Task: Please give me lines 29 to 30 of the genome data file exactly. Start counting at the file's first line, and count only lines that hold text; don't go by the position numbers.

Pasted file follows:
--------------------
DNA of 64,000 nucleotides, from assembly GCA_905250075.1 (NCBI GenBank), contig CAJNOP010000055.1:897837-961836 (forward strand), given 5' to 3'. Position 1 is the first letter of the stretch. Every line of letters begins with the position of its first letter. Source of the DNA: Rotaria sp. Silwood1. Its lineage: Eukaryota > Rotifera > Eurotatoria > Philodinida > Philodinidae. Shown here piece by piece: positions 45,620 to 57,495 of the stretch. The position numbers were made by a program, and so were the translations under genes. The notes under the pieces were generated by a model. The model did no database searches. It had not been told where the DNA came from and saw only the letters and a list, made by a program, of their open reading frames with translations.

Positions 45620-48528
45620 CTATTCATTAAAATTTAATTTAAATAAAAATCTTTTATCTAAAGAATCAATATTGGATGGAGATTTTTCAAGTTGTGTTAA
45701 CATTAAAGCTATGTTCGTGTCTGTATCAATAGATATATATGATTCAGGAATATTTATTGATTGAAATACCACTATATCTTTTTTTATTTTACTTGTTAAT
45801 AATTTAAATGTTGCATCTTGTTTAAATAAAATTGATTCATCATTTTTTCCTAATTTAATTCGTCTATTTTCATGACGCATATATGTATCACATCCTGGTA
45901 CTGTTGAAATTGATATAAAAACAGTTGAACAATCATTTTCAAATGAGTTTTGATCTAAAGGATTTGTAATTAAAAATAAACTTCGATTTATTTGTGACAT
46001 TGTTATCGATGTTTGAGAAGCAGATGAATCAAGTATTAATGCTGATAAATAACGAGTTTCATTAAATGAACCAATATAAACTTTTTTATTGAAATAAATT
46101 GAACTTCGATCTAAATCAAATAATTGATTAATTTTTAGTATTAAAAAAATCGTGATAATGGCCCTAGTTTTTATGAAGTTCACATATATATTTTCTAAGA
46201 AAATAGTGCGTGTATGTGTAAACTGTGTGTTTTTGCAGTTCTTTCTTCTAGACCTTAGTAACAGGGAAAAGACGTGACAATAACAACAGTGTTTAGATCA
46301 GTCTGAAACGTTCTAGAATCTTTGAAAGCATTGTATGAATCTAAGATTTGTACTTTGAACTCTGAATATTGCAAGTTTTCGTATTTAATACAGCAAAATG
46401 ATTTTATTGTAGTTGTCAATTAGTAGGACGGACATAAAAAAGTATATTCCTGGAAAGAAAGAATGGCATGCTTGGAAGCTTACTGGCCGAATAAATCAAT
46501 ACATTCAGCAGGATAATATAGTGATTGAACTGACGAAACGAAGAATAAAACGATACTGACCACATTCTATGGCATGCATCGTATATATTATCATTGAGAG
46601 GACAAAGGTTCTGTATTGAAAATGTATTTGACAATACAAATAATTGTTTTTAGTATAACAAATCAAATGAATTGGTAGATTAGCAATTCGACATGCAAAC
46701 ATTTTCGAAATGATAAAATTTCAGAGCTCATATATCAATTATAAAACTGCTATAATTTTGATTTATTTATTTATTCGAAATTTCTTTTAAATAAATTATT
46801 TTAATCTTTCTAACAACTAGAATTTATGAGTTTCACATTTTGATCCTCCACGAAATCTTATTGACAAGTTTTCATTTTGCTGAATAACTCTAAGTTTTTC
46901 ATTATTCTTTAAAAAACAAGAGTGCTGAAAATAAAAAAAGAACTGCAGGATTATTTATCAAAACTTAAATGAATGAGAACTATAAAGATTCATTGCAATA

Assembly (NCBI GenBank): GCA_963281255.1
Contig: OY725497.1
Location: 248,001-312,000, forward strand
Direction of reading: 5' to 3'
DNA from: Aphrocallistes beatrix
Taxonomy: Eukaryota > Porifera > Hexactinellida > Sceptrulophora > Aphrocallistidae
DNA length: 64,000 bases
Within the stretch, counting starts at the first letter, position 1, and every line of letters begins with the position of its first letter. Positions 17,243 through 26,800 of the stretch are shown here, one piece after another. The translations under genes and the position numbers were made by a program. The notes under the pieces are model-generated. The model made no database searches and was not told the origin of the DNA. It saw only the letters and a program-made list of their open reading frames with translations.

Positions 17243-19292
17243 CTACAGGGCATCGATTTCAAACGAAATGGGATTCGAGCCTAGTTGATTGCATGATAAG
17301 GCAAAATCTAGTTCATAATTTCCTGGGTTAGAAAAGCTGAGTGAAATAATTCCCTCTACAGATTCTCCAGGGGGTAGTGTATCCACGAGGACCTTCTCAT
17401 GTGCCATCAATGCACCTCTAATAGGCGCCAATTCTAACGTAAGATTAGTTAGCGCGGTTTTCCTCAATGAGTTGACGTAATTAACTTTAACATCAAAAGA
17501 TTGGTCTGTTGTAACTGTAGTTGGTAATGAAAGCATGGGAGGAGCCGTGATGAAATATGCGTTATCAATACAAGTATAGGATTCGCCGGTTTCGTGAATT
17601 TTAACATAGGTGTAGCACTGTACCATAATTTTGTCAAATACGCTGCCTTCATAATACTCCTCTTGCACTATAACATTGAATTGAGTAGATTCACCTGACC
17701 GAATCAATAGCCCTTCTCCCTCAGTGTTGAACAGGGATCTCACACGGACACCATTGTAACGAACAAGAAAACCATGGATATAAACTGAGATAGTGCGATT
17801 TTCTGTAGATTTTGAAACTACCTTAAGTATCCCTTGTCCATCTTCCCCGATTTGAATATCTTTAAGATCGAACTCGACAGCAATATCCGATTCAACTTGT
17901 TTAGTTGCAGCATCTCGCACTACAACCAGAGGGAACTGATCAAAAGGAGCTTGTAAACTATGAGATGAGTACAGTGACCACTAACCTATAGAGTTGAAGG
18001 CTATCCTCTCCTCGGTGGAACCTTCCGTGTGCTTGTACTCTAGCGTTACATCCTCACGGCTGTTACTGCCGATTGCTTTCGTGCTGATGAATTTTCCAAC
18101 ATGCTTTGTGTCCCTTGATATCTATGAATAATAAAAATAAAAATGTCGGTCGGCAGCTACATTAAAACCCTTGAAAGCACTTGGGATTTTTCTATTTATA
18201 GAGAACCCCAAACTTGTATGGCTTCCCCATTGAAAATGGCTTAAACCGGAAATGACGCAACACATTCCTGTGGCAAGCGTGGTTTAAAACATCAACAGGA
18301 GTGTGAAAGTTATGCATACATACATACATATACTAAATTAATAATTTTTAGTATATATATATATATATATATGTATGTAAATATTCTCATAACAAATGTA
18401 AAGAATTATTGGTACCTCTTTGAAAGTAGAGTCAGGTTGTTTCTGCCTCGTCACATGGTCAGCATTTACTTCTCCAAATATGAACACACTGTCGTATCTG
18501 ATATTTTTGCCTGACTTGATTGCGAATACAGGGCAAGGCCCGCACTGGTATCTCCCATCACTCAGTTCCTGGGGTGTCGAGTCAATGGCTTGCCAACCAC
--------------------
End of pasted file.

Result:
17501 TTGGTCTGTTGTAACTGTAGTTGGTAATGAAAGCATGGGAGGAGCCGTGATGAAATATGCGTTATCAATACAAGTATAGGATTCGCCGGTTTCGTGAATT
17601 TTAACATAGGTGTAGCACTGTACCATAATTTTGTCAAATACGCTGCCTTCATAATACTCCTCTTGCACTATAACATTGAATTGAGTAGATTCACCTGACC